Sunday, February 4, 2024

History of Sanatana Dharma & the Hegelian End of History

The history of Sanatana Dharma (Hinduism) is a history of maya. It is the history of Vedas, Upanishads and Puranas. It is the history of myths, metaphors and metonymies. It is the history of real events which are inseparable from the maya or matrix. 

It is the history of Yugas, Manvantaras and Kalpas which represent overwhelmingly large time spans. A kalpa is a day in the life of Brahma, but it represents the entire period of the endurance of the solar system. A kalpa is equal to 12,000 years of the devas, or 4,320,000,000 earth-years. The day of Brahma is also divided into fourteen manvantaras and 1000 yuga-cycles.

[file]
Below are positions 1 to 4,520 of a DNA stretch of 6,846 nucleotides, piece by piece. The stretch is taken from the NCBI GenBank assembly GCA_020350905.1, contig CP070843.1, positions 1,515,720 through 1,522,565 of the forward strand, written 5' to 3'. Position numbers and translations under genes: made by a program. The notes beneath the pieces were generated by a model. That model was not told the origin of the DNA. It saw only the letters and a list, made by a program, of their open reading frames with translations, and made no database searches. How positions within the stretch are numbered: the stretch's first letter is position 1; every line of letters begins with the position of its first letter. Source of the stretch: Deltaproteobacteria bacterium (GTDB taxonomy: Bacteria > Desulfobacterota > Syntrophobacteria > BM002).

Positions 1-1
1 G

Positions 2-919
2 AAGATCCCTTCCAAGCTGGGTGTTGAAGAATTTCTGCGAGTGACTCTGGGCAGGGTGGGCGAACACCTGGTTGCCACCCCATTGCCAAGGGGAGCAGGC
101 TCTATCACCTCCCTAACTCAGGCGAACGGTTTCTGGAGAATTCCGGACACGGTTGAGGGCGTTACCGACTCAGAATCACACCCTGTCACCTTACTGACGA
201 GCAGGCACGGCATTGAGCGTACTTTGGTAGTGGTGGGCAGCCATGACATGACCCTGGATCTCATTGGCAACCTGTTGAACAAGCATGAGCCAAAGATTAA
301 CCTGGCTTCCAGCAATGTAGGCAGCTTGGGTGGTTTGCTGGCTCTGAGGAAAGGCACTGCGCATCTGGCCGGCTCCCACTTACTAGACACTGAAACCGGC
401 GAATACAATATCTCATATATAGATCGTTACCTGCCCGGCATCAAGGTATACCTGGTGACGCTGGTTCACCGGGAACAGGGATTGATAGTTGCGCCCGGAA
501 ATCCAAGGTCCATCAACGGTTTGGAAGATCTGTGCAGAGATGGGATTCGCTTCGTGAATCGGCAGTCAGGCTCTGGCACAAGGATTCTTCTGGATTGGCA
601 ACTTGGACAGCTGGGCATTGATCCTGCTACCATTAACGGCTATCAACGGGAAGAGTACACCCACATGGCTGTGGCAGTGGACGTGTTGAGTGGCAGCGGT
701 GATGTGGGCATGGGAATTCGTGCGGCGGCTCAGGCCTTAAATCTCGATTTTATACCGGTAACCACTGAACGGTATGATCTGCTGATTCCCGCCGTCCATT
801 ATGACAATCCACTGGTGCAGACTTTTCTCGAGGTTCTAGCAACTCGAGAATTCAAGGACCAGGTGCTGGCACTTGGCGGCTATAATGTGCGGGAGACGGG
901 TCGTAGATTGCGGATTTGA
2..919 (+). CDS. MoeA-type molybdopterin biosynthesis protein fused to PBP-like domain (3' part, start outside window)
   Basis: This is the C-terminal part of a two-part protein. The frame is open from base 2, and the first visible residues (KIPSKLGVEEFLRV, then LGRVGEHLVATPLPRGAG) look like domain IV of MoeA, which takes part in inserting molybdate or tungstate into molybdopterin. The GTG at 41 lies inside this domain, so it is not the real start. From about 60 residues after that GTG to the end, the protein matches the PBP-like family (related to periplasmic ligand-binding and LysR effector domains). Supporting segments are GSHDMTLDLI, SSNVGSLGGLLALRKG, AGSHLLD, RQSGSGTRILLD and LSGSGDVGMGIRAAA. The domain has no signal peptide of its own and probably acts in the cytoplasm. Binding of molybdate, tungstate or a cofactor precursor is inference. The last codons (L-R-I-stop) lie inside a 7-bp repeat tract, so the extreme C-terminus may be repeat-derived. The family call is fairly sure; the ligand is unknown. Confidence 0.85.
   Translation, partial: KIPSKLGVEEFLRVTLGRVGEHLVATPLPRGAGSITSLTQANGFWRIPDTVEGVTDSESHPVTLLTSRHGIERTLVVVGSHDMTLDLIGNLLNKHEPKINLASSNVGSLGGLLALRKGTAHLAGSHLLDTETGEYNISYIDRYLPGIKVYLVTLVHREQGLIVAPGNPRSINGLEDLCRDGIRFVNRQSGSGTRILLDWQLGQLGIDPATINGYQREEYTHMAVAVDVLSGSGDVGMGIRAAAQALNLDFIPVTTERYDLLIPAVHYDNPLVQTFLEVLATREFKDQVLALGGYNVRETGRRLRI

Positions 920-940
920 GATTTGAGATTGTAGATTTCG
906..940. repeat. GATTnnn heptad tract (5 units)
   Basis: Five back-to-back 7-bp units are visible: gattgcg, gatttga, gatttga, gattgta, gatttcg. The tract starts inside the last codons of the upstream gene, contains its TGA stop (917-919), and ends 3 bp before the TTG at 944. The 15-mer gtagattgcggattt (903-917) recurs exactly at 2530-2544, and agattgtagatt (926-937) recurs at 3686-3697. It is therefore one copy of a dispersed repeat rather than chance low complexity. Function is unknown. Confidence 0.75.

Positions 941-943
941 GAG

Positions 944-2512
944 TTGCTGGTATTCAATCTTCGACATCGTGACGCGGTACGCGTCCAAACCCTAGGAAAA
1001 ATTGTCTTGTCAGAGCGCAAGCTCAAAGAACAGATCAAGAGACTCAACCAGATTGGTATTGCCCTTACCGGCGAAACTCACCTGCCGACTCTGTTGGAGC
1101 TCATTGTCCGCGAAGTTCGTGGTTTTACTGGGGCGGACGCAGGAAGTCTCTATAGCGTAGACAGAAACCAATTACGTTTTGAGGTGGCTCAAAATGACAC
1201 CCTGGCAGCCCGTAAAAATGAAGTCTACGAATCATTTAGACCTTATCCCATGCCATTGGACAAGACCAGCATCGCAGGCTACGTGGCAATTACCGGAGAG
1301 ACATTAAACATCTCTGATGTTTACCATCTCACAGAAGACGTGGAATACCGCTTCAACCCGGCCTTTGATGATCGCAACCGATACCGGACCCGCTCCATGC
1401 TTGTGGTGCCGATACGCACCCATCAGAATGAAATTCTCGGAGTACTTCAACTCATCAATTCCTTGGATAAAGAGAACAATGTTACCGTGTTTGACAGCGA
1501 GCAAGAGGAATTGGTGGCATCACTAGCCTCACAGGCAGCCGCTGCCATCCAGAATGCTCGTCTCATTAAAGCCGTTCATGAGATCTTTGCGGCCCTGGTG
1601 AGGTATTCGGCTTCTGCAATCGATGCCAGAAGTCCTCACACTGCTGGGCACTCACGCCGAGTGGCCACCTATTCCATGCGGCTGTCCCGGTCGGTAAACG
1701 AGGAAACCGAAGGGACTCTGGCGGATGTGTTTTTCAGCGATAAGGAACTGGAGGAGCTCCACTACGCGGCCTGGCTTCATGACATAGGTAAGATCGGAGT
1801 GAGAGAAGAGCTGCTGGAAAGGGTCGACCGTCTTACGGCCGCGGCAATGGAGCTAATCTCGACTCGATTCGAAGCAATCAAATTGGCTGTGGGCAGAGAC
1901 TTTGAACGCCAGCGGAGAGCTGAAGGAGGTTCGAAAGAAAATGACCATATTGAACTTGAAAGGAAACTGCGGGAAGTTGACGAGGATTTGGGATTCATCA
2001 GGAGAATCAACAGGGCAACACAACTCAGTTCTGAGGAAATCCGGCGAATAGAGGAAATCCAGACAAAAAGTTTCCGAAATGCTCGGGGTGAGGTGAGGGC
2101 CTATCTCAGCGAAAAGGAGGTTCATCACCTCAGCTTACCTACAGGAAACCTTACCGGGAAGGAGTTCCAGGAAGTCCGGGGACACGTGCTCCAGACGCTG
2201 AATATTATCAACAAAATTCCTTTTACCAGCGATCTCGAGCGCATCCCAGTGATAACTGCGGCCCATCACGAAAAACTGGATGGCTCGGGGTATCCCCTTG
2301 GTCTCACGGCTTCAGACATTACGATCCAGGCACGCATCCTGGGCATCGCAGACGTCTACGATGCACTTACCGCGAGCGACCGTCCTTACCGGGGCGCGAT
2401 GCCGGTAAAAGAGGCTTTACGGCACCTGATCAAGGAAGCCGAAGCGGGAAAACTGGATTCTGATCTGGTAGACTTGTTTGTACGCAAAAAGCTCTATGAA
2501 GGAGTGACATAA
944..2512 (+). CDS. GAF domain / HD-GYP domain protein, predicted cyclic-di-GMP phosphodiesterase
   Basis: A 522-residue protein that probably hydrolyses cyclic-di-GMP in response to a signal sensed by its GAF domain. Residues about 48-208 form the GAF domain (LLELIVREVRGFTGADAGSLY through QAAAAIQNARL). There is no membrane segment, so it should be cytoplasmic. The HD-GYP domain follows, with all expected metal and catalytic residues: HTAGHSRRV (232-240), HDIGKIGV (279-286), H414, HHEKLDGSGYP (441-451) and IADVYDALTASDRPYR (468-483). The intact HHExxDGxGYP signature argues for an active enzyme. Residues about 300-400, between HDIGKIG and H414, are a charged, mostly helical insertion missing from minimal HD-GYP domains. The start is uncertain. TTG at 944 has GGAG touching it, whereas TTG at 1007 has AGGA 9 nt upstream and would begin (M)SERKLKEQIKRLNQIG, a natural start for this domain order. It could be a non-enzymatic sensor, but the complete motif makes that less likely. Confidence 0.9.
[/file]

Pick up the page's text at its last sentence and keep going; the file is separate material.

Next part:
This history does not move linearly. It operates in a quantum world, where things are in flux and the major events defy definition in terms of geography and time. It is hard to comprehend the correlation between cause and effect in this history.  

Hegel could philosophize about the End of History because his focus was only Western history, which has been interpreted by the Western historians in such a way that it appears to move linearly, while following the principles of cause and effect. But what happens to the West after the Hegelian End of History? It is not clear. 

The question of what happens after the End of History cannot arise in context of Sanatana Dharma, where history is not linear; where history is driven by myths, metaphors and metonymies; where Yugas, Manvantaras and Kalpas represent the timescale of history. In Sanatana Dharma, there is no beginning, no middle and no end to history.

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